As Christophe Galtier prepares to face his former side later this afternoon as Nice travel to Lille, L’Équipe have broken down the circumstances behind last year’s title-winning manager’s departure.
The coach’s transfer south was characterised by a drawn-out saga during which relations with Lille president Olivier Létang had deteriorated, while Galtier looks set to be booed by his former fans at the Pierre-Mauroy Stadium this afternoon.
Tensions began in December, as Galtier was introduced to Létang – who had not yet taken over as president – and the future majority shareholder Maarten Petermann, who came to the then-manager’s flat to tell him that there would be immiment changes at board level – Gérard Lopez would soon leave the club. The relationship with the incoming president was then worsened when the club’s press release supposedly cited Galtier welcoming Létang – a quote which the manager denied ever saying.
January then saw Galtier explain to Létang that he was considering leaving the club, with Lopez and Luis Campos both gone. Negotiations with the players over the freezing of matchday bonuses over the next few months deteriorated the situation, with the club explaining French football’s dire financial situation to the first-team squad following the Mediapro TV rights fiasco.
On the morning after the club’s title win, Galtier and Létang had a meeting in the latter’s office, in which the president reiterated his desire for the manager to stay. Galtier went on to leave the meeting having asked for some time to reflect, although at one point in the meeting he received a text message from a Napoli director – the Serie A club being one of the sides interested in him – and showed it to Létang: “Look, even in Naples they’re congratulating us”.
Later that morning, Galter sat down for an interview with L’Équipe, in which he agreed to tell the outlet that he would leave the club on the condition that they waited for him to tell Létang first before publishing it. By the evening, Galtier had given L’Équipe the go-ahead to publish the piece. Létang would explain that he “respected” the decision, but that with one year left on the Frenchman’s contract, the club would have to negotiate with his next team.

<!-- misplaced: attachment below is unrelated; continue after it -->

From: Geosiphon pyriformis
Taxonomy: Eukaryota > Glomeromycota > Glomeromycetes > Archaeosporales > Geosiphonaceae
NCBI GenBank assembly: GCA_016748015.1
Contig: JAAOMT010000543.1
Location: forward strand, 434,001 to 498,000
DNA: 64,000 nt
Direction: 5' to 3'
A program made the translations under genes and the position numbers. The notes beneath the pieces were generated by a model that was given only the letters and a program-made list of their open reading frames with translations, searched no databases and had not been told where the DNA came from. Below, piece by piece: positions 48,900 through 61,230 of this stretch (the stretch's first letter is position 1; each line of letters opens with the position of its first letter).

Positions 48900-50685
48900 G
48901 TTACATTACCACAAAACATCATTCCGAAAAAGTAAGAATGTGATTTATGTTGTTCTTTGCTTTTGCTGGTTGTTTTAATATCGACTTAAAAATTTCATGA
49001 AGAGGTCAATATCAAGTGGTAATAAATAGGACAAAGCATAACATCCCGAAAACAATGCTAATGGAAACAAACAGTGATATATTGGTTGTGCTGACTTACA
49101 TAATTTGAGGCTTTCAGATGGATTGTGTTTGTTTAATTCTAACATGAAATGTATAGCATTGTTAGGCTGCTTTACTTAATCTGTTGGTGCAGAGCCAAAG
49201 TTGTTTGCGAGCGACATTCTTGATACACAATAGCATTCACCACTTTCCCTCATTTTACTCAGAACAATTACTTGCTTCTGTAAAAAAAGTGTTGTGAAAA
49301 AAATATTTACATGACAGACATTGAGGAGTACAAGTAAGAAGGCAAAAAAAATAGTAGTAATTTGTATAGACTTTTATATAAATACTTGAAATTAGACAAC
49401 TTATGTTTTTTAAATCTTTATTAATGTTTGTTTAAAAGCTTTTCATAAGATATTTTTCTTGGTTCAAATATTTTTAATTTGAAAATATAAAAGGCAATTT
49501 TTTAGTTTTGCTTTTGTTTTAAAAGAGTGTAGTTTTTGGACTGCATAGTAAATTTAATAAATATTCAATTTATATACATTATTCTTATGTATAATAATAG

The two men met for the last time in Paris in early June, at a meeting where Galtier was made aware that Nice would have to pay to secure his services. Nice later sent a transfer offer for Galtier and three members of his staff – two of which were turned down by the club. The manager went on to explain that he had been “disappointed” by the club’s resolve in negotiating as high a fee as possible for his departure, but was “not surprised”.
By the end of June, the transfer was still not completed, and Galtier was ready to return to Lille to – at least – take charge of the club’s pre-season campaign. Nevertheless, eventually an agreement was reached over a sum in the range of €3.5m-€4m – a sum which the coach has interpreted as a sign of Nice’s willingness to bring him in.
“In took up my entire holiday. […] I’m happy to return to the Pierre-Mauroy, and come across some of the people with which I’ve gone through great times. For five months, we worked tirelessly and never gave up even though we were left alone and that Gérard Lopez left. I’m going to meet with the Lille fans, to whom I didn’t have the opportunity to say goodbye. Will I go meet with Olivier Létang? I don’t see the point.”